INDOOR AIR QUALITY
What is INDOOR AIR QUALITY?
When talking about « fresh, clean air » images that come to mind are often nature related: an alpine landscape, a seaside breeze, a forest after the rain. So how does this translate when inside a building today?
The INDOOR AIR QUALITY makes reference to the right amount of fresh air provided according to occupation rate and type of activity and also has three dimensions:
The physiological aspect of INDOOR AIR COMFORT:
We inhale and exhale an average of 12,000 litres of air per day. Our ability to assess the quality of this air generally involves two senses: olfaction (smell) and the common chemical sense (the ability to sense irritants)
The physical aspect of INDOOR AIR COMFORT:
The effects of indoor air pollutans (like gases and vapours) on perceived air quality and health is influenced by indoor environmental parameters such as ventilation rate, air velocity, temperature, humidity, activities taking place and the frequency and duration of exposure.
The socio physiological aspect of INDOOR AIR COMFORT:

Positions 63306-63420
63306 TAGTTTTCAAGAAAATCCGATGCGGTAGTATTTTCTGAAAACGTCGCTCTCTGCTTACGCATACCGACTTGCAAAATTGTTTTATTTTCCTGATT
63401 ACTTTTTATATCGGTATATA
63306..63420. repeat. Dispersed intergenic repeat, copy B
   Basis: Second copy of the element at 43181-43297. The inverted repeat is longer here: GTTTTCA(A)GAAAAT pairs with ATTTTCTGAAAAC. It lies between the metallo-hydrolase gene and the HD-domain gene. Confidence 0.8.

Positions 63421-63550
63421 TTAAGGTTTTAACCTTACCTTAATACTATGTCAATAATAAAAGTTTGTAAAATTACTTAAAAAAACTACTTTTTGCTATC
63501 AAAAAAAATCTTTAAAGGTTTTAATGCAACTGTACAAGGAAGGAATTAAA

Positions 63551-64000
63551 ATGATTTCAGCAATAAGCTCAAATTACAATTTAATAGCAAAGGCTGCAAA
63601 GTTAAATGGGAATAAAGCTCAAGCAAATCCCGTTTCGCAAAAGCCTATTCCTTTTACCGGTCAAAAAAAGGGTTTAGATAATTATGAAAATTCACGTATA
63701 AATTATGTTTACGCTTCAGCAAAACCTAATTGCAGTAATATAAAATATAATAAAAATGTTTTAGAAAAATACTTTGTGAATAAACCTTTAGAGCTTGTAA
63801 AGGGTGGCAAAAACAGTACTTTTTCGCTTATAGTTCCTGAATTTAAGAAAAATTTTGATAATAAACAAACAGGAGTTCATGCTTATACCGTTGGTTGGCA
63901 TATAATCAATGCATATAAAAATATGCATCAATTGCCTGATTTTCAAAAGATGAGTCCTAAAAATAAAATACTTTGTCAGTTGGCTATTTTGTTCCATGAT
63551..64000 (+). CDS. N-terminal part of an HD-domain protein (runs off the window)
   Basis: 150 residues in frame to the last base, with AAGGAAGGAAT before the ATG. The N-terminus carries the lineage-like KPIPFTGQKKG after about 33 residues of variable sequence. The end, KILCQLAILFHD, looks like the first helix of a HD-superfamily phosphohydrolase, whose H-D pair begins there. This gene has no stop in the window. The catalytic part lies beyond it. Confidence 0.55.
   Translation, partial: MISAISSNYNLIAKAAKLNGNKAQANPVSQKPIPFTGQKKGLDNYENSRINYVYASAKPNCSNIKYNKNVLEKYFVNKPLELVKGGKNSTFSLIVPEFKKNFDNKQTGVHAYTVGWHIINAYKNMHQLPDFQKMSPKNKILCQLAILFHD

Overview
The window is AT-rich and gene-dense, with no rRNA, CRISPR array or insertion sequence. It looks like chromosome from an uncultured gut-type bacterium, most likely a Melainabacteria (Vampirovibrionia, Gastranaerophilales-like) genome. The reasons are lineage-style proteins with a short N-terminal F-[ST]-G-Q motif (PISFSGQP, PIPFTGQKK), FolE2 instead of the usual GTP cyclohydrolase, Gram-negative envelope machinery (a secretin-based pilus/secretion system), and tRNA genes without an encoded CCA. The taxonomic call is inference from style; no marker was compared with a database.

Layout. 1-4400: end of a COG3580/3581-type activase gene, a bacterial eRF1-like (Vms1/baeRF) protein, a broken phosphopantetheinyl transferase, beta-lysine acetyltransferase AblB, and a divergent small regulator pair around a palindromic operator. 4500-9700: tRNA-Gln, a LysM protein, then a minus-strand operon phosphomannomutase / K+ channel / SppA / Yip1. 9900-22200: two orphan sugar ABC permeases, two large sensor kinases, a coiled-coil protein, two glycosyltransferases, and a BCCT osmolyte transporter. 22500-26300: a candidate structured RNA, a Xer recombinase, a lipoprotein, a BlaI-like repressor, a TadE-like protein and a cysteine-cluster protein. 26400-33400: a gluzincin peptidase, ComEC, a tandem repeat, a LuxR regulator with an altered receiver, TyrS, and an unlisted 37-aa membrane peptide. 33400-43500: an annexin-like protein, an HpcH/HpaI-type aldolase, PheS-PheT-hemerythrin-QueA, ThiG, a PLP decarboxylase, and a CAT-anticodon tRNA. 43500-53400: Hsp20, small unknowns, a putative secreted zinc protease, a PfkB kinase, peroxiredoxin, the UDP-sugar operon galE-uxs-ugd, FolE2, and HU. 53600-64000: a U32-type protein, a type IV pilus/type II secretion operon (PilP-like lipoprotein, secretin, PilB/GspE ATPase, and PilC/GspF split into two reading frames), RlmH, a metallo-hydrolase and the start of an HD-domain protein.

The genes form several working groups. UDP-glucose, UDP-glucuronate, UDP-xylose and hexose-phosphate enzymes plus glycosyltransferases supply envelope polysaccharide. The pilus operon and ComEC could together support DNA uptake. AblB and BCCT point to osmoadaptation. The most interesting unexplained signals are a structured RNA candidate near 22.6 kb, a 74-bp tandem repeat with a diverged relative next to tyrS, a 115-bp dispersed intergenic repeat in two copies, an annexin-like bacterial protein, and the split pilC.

Several industries have devoted considerable resources to the understanding of this dimension. Most of the efforts has been focused on pollutants and unpleasant odours, mainly with regards to their impact at work and school.
Sources of indoor pollution:
• Outdoor sources (traffic and industry)
• Occupant-related activities and products (tobacco smoke, cleaning products, personal care, printers)
• Building finishes and furnishings (plywood, paint, furniture, floor/wall coverings)
• Ventilation system components (filters, ducts, humidifiers)
What are the indoor air polluants?
The different indoor pollutants can be classified into two main categories (primary pollutants):
• Physico-chemical pollutants – gases and vapors (inorganic and organic) and particulate matter, such as carbon dioxide, carbon monoxide, VOCs, particles, fibers, ozone, etc.